Metabolic activity was different in the left versus right amygdalae, with high Cr in the left side and high mI in the right. While it is not possible to say what it means, study authors suggest that these differences may be related to the brain’s protective reactions to injury and/or because of glial cells, which are thought to respond to injury by increasing in number and activity.
It isn’t surprising that there are differences between right and left amygdalae, because while similar in function, the different sides of the brain do not have exactly the same functions, associated with differences in amygdala response to trauma and also suggested by prior research.
Where are we in understanding and using knowledge of PTSD neuroscience?
This research is noteworthy for a few reasons. First of all, a picture of PTSD brain changes over time starts to come into focus. The prime example of this is in the finding that NAA is higher right after a traumatic experience leading to PTSD and then tapers off over time, a finding consistent with low NAA levels in long-standing PTSD. The current study allows us to connect the dots between early and later PTSD.
The NAA changes are found in other disorders, pointing to an avenue for further research to understand how chronic mental illness unfolds over time. For example, while NAA level alone may not be a specific way to diagnose PTSD, because it is common in other conditions, NAA level over time may be a way to gauge the progress of care, as could measuring changes in brain volume for conditions where treatment returns the brain to a more normal state.
The other markers are important, because they may end up being helpful stepping-stones along the path to figuring out what short- and long-term trauma and stress do to the brain. In addition, though this is a stretch, the data from this and other research might be used to construct a diagnostic tool specific for PTSD, which could help to tell PTSD apart from other conditions early on in treatment and, again, to track clinical response as well as point the way to new therapies.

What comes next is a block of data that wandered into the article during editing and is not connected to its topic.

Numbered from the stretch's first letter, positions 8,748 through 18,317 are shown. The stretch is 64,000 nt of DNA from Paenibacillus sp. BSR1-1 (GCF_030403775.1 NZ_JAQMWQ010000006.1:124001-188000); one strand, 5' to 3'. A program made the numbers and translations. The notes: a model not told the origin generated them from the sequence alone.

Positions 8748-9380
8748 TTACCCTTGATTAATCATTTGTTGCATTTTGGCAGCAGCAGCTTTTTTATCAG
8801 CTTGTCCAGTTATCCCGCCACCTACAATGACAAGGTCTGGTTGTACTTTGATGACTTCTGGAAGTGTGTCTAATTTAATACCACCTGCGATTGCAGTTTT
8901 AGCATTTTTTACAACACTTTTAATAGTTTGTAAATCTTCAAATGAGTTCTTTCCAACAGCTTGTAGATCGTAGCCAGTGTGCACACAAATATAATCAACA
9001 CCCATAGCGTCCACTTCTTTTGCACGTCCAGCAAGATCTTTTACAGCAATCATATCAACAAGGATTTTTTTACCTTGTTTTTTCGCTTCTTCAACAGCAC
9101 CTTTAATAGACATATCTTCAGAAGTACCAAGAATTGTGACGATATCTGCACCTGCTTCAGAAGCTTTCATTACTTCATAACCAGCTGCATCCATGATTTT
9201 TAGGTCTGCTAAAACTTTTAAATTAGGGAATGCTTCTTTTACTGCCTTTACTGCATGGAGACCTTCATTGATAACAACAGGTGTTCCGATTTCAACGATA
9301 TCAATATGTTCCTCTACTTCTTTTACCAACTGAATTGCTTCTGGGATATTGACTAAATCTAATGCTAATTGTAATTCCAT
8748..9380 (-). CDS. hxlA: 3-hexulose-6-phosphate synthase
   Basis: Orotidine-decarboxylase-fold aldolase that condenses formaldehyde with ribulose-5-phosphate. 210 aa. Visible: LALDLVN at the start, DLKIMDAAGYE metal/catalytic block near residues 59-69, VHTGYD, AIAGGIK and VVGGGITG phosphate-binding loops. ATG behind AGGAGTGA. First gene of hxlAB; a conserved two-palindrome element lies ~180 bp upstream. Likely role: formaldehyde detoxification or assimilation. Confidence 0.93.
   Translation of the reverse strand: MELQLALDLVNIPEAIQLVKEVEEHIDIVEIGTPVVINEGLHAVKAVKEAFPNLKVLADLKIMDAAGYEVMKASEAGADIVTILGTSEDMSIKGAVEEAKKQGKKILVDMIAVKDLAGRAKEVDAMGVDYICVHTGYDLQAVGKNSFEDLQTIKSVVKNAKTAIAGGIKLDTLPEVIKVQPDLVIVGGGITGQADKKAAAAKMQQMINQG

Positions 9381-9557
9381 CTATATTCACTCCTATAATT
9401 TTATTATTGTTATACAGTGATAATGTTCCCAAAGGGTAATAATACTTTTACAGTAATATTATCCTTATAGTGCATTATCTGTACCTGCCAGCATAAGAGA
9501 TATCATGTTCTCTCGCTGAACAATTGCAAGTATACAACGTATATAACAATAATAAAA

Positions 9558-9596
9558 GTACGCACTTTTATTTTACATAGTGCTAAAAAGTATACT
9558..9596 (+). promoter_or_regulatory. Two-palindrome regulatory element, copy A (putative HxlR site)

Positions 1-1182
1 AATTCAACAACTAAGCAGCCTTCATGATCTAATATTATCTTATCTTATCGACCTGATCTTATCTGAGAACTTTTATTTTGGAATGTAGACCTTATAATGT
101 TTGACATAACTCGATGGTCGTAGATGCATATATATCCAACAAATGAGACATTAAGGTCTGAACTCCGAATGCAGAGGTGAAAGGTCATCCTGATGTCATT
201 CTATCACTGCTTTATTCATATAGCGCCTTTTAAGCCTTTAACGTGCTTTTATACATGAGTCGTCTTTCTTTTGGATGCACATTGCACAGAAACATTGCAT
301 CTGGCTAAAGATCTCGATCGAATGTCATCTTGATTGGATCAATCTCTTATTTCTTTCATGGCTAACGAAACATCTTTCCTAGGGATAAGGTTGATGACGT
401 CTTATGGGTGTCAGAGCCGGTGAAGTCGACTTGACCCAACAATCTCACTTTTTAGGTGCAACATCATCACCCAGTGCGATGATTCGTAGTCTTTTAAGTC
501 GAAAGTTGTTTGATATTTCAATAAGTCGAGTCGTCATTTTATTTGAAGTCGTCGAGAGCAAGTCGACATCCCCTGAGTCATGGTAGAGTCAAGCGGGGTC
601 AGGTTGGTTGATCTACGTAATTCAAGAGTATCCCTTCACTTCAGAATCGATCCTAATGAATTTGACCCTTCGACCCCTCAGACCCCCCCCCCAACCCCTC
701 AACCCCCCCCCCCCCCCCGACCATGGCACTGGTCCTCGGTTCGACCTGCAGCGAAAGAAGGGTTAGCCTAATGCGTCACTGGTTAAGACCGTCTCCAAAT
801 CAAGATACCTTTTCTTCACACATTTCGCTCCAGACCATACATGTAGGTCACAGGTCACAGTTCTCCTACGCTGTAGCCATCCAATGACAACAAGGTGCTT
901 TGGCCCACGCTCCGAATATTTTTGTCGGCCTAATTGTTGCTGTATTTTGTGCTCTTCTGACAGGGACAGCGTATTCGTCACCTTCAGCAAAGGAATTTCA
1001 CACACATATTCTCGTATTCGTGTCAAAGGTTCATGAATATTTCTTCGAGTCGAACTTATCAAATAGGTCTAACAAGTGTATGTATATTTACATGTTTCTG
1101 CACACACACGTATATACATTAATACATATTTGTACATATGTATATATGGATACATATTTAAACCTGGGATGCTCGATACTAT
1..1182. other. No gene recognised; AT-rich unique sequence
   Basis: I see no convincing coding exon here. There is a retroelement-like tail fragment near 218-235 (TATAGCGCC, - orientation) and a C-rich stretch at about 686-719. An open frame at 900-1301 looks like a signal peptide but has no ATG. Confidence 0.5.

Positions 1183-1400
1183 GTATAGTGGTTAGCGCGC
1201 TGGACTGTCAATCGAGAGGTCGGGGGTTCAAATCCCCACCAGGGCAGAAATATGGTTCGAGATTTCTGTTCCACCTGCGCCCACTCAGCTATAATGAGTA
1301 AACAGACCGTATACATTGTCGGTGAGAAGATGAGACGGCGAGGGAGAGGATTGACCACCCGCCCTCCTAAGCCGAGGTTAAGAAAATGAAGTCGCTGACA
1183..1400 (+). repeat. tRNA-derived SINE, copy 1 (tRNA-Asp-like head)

More broadly, H-MRS and related psychoradiological tools will continue to transform our understanding of the “mindbrain,”1 the holistic union of biological and psychological processes which make up our psyches, envisioned early on by Sigmund Freud in his Project for a Scientific Psychology (1895).
We are gradually developing and using new methods to catch deeper and deeper glimpses of what is going on which makes us who and what we are, in sickness and in wellness. We are coming to grasp that psychological trauma physically impacts the brain immediately following an injury, and over time.
Being able to analyze metabolic activity and understand what it means is a key part of the puzzle, along with looking at changes in brain volume and activity based on blood flow. All of these approaches can help inform our understanding of altered brain networks, a crucial conceptual tool for seeing the brain as a dynamic, measurable system; as a framework for molding brain activity back to a non-PTSD state (e.g., using targeted neuromodulation, like transcranial magnetic stimulation, or TMS, and other therapeutics); and to help understand how to support and establish resilience.
It will be important to see how the approaches used in this work develop, and how they are applied to a broader group of people. Understanding the brain processes which underlie PTSD will help us to understand how trauma repeats itself, especially with early trauma, which leaves a stronger imprint on development and personality, and how to find healthier alternatives to automatic, often helpless repetition, which persists in spite of intellectual understanding.
1. As Mark Blechner, PhD calls it in his work on the neuroscience of dreaming in The Mindbrain and Dreams: An Exploration of Dreaming, Thinking, and Artistic Creation
Xiaorui S, Chunchao X, Wang W, Huaiqiang S, Qiaoyue T, Simin Z, Lingjiang L, Kemp G, Qiang Y and Qiyong G. Abnormal metabolite concentrations and amygdala volume in patients with
recent-onset posttraumatic stress disorder. Journal of Affective Disorders, online 11 August 2018.